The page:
Idaho Republicans serving in Congress say that it’s uncertain whether Idaho will regain the authority to manage its gray wolf population this year. All of Idaho’s delegation supports the state’s claims that wolves shouldn’t be protected by the endangered species list, but legislative efforts could run up against the lame duck Congress’s deadline.
“Due to the limited time remaining this year and the number of items that have to be addressed, it is very unlikely that the wolf issue will be brought to the floor during the lame duck session,” Sen. Jim Risch said via e-mail. Earlier this fall, Risch spoke on the Senate floor saying that the federal government has no business dealing with wolves in the state of Idaho, except for the hook of the Endangered Species Act.
Action by Congress could return management of wolves to northern Rockies states. At a meeting Monday, three western governors reportedly agreed with Interior Department Secretary Ken Salazar to let Salazar ask Congress to hand the reins on wolves back to the states.
Risch and Sen. Mike Crapo are sponsoring legislation to delist wolves in Idaho, Montana, and parts of Utah, Oregon, and Washington. Montana’s senators, Democrats Max Baucus and Jon Tester, are backing a similar plan that only delists them in Idaho and Montana. Risch said he’d prefer his broader plan, but would support Baucus and Tester if his legislation couldn’t gain approval.
Crapo’s spokesman, Lindsay Nothern, said he wouldn’t rule out legislative action during the lame duck session and said there could be legislative action this week. He said there are currently discussions about whether to keep the wolf management issue as a stand-alone issue or to attach it to other legislation that’s being debated. Nothern said the decision depends on which path would lead to approving a plan that would put Idaho back in charge of wolves.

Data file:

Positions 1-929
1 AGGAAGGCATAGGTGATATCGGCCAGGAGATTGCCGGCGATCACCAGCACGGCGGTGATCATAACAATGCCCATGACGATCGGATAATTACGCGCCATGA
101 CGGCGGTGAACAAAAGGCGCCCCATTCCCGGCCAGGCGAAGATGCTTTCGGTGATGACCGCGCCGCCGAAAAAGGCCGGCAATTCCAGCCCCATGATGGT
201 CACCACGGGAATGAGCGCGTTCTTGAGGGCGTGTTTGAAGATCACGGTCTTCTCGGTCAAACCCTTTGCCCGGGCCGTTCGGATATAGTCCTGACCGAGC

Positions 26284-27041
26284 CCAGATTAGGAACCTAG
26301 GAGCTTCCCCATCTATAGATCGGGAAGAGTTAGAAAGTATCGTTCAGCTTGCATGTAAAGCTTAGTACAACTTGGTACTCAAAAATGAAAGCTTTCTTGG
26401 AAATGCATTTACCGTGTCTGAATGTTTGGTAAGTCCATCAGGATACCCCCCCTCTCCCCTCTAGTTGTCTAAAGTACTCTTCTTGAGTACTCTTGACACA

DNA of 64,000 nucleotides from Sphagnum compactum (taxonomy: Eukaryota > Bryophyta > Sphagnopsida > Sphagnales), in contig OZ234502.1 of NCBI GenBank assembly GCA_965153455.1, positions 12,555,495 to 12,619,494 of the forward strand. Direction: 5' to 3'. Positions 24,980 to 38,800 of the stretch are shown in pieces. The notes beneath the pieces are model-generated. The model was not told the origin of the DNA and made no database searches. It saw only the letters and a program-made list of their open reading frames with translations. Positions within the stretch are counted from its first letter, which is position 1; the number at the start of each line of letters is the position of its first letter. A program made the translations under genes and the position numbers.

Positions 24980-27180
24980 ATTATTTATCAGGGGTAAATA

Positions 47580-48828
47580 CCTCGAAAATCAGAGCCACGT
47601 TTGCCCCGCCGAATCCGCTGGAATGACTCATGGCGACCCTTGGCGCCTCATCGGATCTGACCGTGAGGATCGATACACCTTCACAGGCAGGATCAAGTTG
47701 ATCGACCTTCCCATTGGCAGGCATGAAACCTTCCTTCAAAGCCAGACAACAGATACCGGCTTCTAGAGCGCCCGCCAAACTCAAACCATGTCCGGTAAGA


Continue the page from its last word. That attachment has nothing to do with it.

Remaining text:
Rep. Mike Simpson said the August court decision that put wolves in Idaho and Montana back on the endangered species list has led to increasing problems that he’s trying to solve. “I am continuing to work with my colleagues in Congress and in Idaho to find a long-term legislative solution to the problem of wolf management,” Simpson said via e-mail.
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- Idaho could be looking to Congress for help to restore wolf management, Idaho could be looking to Congress for help to restore wolf management